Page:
The Works of Jonathan Edwards, Vol. 2: Volume 2: Religious Affections

Jonathan Edwards (Author) C. C. Goen (Editor)
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Description

Interpreting the Great Awakening of the eighteenth century was in large part the work of Jonathan Edwards; whose writings on the subject defined the revival tradition in America. Moving from sensitive descriptions of the Surprising work of God in conversion to a consuming quest for the essence of true religion, and threading his way through mounting controversies over errors in doctrine and disorders in practice, Edwards sought to locate an authentic core of evangelical experience, to define it in terms of biblical faith and psychological insight, and to defend it against both overheated zealous and rationalistic critics. The tracts that unfold his thoughts, presented here (with related correspondence ) for the first time in accurate critical texts, document a movement so significant for the American character that it has been called our national conversion.
In a carefully researched introduction, C.C. Goen identifies the Arminian threat to which the Northampton pastor responded at the onset of the Awakening, and traces Edwards' understanding of vital religion as it developed in the ambiguous context of revivalism. Mr. Goen's study also illuminates little-known aspects of A Faithful Narrative and describes the haphazard way in which that important work reached its eager audience.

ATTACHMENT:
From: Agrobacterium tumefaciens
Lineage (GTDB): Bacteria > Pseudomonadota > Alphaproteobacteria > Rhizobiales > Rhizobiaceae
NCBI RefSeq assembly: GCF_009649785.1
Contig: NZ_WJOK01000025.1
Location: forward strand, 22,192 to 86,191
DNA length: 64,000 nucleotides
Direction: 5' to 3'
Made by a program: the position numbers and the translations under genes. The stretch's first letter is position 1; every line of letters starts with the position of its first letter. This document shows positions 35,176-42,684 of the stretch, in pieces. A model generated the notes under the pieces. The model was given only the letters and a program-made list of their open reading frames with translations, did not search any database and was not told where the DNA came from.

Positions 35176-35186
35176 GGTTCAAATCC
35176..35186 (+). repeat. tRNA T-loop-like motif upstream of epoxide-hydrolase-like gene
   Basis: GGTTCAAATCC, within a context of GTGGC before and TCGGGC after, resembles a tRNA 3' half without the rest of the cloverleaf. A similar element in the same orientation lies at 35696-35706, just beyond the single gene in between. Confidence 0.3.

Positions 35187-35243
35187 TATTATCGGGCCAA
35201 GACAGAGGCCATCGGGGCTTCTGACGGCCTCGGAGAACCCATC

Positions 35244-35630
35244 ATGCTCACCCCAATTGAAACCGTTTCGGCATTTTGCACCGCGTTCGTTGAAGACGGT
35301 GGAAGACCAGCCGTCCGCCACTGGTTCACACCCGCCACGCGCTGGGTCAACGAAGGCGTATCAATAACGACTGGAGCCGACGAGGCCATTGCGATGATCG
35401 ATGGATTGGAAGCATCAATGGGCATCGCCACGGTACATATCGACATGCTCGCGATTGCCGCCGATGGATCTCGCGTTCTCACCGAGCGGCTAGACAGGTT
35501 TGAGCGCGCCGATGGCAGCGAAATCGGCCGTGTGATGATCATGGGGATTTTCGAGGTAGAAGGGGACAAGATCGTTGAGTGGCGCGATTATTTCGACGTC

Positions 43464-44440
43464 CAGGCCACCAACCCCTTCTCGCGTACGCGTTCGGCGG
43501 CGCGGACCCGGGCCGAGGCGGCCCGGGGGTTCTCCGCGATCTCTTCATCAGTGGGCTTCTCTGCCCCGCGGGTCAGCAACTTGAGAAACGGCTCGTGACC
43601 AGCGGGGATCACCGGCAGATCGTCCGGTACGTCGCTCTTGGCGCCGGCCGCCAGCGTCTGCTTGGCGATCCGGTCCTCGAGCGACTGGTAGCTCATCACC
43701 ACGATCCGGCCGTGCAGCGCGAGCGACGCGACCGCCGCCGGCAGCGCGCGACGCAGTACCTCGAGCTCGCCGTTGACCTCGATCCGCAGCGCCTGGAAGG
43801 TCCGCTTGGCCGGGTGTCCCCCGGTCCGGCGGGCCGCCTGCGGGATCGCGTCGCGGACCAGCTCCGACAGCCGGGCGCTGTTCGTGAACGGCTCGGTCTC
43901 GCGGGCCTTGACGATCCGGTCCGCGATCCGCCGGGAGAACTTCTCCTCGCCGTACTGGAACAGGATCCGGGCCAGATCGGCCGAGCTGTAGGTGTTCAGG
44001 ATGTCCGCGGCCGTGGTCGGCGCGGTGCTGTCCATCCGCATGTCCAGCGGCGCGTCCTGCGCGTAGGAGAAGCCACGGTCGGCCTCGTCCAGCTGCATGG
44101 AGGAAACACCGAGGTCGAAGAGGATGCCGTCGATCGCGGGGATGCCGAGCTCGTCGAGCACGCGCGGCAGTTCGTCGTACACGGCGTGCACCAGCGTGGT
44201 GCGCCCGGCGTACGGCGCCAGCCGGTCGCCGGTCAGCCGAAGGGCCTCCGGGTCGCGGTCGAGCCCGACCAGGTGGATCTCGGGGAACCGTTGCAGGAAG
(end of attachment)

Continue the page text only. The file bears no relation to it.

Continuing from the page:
C.C. Goen, author of Revivalism and Separatism in New England, 1740-1800 (1962), is professor of church history at the Wesley Theological Seminary in Washington, D.C.

Product Details

Price
$150.00
Publisher
Yale University Press
Publish Date
September 10, 1972
Pages
607
Dimensions
6.3 X 1.51 X 9.36 inches | 2.14 pounds
Language
English
Type
Hardcover
EAN/UPC
9780300014372

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About the Author

Jonathan Edwards (1703-1758) is widely recognised as America's most important philosophical theologian. His highly original works display a deep appreciation of beauty and harmony in ethics, but are also rooted in Reformed theology and bear witness to his heritage of New England Puritanism. Indisputably an Enlightenment man, Edwards played a major role in shaping the First Great Awakening, which fostered a deeply personal sense of the individual's need of salvation by Christ.